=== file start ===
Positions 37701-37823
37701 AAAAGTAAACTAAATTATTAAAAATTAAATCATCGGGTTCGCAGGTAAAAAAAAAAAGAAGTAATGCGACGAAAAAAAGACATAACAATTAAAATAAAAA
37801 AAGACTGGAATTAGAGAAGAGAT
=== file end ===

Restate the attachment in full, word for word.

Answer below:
Positions 37701-37823
37701 AAAAGTAAACTAAATTATTAAAAATTAAATCATCGGGTTCGCAGGTAAAAAAAAAAAGAAGTAATGCGACGAAAAAAAGACATAACAATTAAAATAAAAA
37801 AAGACTGGAATTAGAGAAGAGAT